“These columns were chosen as they offer the required stiffness, but are slimmer, meaning they take up less of the valuable office footprint,” says Mr Leung. “They may cost more, but we ended up using less steel, which evens out economically.”

The column splices are also concealed in the structural floor zone, again adding to the overall clean and neat aesthetic look the architect and client desired.

Stability for the frame is predominantly derived from an offset concrete core, which is positioned along the eastern elevation. Similar to the choice of column sizes, the core’s position was chosen so it would not intrude into the floor space, while also giving the impression of a more open-plan environment.

The opposite western elevation has been designed as a sway frame, to restrict torsion and provide some extra stability to the area furthest away from the offset core. This is particularly important as the only area to feature a 15m × 15m grid is in the south west corner of the building.

Commenting on the sway frames, Mr Leung adds that although stability was an important consideration, the main reason for the design was the strict cladding deflection limits along this elevation.

The sway frame is created by two parallel ladder frames that extend up the whole western façade. They are formed by a series of 8m-long × 4m-high H-shaped fully-welded assemblies each weighing 6.5t. They are fabricated from 725mm × 300mm plated beams and 600mm × 400mm plated columns.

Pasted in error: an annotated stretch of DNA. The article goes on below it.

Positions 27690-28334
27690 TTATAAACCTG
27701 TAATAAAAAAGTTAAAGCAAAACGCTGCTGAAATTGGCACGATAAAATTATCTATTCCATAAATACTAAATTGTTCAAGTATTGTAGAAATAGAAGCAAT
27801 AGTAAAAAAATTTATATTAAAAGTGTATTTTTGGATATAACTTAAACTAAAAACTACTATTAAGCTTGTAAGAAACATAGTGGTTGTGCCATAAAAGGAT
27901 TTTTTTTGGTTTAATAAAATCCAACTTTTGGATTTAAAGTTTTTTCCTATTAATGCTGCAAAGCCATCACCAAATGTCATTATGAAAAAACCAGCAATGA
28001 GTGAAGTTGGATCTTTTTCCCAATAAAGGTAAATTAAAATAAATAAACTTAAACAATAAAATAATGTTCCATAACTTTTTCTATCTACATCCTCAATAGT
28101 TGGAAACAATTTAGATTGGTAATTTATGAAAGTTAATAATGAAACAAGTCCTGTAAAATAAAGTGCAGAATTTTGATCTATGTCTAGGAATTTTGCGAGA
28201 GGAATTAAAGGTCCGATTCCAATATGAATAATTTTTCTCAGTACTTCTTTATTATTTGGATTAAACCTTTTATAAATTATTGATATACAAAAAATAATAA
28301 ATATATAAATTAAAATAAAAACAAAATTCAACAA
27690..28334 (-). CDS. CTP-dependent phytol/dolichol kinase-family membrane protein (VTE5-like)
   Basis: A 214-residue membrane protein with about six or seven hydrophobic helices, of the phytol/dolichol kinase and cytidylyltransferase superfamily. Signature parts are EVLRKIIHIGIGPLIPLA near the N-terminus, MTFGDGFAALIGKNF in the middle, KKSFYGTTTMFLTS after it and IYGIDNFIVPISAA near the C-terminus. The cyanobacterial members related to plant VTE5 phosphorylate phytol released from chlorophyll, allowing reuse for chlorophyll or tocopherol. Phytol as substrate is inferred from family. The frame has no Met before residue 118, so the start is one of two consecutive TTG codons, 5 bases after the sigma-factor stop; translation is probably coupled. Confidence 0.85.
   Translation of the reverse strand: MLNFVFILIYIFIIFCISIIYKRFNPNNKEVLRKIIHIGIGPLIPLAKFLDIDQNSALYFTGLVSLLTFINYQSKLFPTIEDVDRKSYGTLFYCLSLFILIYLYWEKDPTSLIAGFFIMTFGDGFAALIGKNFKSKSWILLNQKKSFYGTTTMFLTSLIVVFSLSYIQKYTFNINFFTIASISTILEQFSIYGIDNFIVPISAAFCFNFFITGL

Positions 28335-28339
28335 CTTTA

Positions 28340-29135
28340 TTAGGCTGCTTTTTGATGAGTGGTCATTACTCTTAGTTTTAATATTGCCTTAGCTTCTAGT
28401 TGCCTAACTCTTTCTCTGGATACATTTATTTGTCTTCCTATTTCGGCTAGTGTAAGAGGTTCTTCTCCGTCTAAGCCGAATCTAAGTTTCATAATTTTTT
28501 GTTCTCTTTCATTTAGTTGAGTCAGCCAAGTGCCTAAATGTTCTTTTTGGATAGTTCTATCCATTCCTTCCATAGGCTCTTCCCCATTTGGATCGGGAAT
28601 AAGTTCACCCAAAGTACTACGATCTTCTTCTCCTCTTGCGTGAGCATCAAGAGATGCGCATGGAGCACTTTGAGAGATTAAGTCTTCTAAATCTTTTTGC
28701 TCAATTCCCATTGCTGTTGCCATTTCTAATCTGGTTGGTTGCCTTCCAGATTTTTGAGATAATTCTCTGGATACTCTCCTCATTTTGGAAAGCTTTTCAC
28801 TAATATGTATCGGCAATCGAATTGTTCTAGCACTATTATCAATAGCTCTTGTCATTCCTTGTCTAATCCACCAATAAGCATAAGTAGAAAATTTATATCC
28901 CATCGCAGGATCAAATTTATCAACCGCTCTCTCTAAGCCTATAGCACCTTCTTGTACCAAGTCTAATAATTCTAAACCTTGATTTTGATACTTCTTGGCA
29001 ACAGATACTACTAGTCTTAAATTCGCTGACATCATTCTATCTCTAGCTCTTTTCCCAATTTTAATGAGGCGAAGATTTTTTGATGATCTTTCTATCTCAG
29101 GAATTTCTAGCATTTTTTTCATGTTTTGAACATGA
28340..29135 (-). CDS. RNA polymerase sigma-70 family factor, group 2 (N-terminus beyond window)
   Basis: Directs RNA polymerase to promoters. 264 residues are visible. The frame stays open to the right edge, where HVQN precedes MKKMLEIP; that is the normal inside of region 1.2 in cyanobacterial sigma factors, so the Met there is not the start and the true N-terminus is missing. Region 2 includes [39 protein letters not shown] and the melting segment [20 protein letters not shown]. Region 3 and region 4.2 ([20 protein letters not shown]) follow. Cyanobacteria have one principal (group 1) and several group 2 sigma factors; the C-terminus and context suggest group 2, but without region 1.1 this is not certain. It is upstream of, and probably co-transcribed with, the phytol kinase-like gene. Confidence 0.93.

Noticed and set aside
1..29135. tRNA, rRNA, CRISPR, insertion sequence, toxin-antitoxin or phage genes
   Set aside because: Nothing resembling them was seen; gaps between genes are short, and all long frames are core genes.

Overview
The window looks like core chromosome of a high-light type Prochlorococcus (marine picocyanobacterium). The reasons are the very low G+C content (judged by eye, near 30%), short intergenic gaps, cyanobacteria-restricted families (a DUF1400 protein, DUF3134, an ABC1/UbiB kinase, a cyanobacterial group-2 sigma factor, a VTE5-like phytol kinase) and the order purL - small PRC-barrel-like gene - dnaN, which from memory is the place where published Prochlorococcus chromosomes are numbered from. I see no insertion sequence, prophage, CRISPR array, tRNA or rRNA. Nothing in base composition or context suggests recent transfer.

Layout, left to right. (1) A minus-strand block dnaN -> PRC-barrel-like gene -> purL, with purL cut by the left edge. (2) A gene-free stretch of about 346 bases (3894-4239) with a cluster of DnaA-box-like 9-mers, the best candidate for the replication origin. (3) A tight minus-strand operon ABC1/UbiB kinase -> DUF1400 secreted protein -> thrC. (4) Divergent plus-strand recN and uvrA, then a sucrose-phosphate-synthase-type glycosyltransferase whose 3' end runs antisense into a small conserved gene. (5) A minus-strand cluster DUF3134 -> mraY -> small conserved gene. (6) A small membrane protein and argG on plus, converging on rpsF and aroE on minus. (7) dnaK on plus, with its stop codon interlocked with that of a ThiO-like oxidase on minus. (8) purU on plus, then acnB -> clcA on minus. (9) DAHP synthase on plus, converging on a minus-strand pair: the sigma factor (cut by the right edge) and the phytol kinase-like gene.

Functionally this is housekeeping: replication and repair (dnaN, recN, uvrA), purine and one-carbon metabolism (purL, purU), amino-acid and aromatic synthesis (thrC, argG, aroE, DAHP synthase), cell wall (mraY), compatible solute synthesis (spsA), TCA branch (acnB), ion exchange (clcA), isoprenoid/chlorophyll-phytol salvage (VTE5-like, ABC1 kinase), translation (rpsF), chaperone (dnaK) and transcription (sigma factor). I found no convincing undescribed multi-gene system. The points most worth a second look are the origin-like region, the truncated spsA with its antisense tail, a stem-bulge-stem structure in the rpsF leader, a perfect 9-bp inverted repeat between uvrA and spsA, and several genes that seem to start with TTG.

Possibly the most impressive feature of 80 Fenchurch Street is the full-height central atrium, which will have a glazed roof.

Standing at ground floor and looking up through the 9m by 9m void, one can observe a spiralling effect as the floor beams along two sides of the atrium are slightly cranked at a different angle on each level to give the impression of a twist.

Forming the roof of the atrium has been one of the more significant design challenges of the project. Taking into account the extra loading that the landscaping of the terraces will impose on the structure – as it will include some large planters with small trees – the atrium roof structure has been designed as an independent Vierendeel frame.

It sits between floors 12 and 14, and this standalone structure supports the glazing and is completely detached vertically from the slab edges at levels 13 and 14, which isolates it from the post-construction movements.

The box is approximately 8.6m tall and works as a Vierendeel frame in two directions, spanning 13m in one direction and 7.5m in the other. It is supported vertically at key discrete points of the main frame.

According to Pell Frischmann Senior Engineer Alexandru Gaftea, the frame was designed so that the deflections are limited during each of the construction stages, starting from the erection of the frame and finishing with the building being fully- occupied and operational.

“By closely coordinating with the architects and the façade subcontractor, we managed to achieve the best balance between the sizes of the steel frame elements and the predicted movements that would have an impact on the glazing panels.”

Due to the large size of this frame and the transportation limitations, hidden splices were introduced at specific locations in order to minimise the visual impact of the exposed steelwork.

80 Fenchurch Street is due to complete in June 2020.

Time-lapse video